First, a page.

For the first part, the teams receive support mainly from FOM (Formula One Management) but also from the sport’s governing body, the FIA.

“As soon as we hear that a new track is confirmed, we start asking the FIA for as much information as possible, so that we can build our simulation programs,” says Rivola. “The level of simulation today is such that we can gain an enormous amount of knowledge from this work. As a Sporting Director, information about the pit lane is very important, particularly the dimensions of the slow lane as this has an impact on the safety of the mechanics during an event, especially during the pit stops. Ensuring they can work in a safe environment is one of my main concerns.”

“The fast lane in the pits is also of interest as it will impact on how you release a car back into the race after a pit stop, as does the distance between the teams from one garage to the next. It is never easy to get this information, because although the pits and pit lane are often the first things to be built at a new circuit, the final details like where the white lines will go are often one of the last elements of a track to be completed. When we arrive at the track, I am sure we will find some minor differences between our simulation and the real thing.”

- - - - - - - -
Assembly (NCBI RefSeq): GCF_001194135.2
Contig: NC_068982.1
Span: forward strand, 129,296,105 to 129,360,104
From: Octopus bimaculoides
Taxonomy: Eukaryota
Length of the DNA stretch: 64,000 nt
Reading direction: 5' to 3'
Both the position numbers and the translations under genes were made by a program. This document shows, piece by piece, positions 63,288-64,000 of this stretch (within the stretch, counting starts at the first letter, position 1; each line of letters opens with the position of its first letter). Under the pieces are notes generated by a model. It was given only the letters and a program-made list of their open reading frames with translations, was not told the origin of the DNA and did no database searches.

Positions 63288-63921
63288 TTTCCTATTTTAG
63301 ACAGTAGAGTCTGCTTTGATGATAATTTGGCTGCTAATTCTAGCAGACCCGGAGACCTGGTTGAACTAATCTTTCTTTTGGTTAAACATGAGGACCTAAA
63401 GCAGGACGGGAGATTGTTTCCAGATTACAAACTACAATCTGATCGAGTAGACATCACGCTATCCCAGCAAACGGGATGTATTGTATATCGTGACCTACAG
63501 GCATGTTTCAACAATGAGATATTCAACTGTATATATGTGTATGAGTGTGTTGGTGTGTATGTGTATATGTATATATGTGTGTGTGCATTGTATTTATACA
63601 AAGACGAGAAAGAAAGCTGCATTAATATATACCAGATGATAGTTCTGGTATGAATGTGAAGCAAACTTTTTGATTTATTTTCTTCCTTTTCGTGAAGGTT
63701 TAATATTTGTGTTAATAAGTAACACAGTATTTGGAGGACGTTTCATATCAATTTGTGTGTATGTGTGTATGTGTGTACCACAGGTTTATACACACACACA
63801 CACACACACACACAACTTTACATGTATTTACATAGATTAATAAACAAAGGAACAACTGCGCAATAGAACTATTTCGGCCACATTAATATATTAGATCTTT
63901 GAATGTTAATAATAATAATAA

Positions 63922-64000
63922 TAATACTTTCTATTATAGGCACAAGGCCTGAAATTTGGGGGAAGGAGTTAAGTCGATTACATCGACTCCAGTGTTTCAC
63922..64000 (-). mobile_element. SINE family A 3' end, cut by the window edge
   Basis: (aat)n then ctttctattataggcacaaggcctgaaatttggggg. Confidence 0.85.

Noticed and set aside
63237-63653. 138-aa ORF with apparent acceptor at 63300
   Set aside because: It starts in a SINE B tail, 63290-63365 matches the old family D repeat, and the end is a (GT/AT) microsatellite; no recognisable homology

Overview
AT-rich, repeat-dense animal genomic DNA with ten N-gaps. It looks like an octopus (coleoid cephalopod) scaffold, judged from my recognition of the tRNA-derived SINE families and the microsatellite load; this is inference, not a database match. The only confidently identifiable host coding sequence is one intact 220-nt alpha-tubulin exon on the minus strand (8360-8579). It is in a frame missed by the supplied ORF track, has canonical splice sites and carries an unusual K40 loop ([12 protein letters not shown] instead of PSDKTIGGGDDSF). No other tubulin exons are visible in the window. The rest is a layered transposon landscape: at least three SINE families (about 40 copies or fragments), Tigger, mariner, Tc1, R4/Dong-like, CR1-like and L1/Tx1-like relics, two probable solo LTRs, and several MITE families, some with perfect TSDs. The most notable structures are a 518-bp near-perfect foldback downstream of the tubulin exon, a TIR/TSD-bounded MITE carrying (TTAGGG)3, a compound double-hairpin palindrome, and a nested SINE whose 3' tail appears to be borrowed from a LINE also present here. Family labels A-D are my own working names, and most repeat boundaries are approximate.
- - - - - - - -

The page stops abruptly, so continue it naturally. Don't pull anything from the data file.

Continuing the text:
Indeed some of the team are already at the track, having stayed out in Asia since the last race.

“In order to cut down on unnecessary and tiring travel, we opted to keep a large number of mechanics and other operational personnel out in this part of the world after the Japanese Grand Prix,” continued Rivola. “The guys who are generally the last to leave a circuit, having completed the packing up are also the first to arrive at the next venue to build up the garages and get everything set up. Like this, they have not had to travel all the way back to Europe, simply to return to Asia a few days later. However, the engineers all returned to Maranello after the Suzuka weekend to continue development work on the F10 and to carry out the simulation work for this new track.”

Rivola’s role means that in between the races, he is one of the key contact points with the drivers, so he is well placed to tell us how Fernando and Felipe are feeling as they prepare for this event that could prove decisive in the championship fight.

“As soon as one race is over, Fernando likes to think of nothing but the next one,” reveals Rivola. “It is a tricky time for him right now, as he knows he cannot afford to make the slightest mistake, so he is totally focused on his job. As for Felipe, he has not had much luck in the last two races, but even so, his motivation has not taken a knock. We will give him all the support we can from the team-side, as we expect him to play a key role in the outcome of the championship.”

“I spoke to him a couple of days ago and he was in good shape, even if, as a driver he is disappointed he personally is out of the running for the championship title, but he is a true Ferrari man, which means he will never give up. The mood is also really good within the team and there is a feeling that we can do it and that we have a couple of drivers capable of delivering the result we are looking for. Of course we know it is a very difficult situation as there is still a car ahead of us in the championship that was quicker than us at the last race. However, the team’s philosophy is to never give up and that will be our attitude all the way to the end.”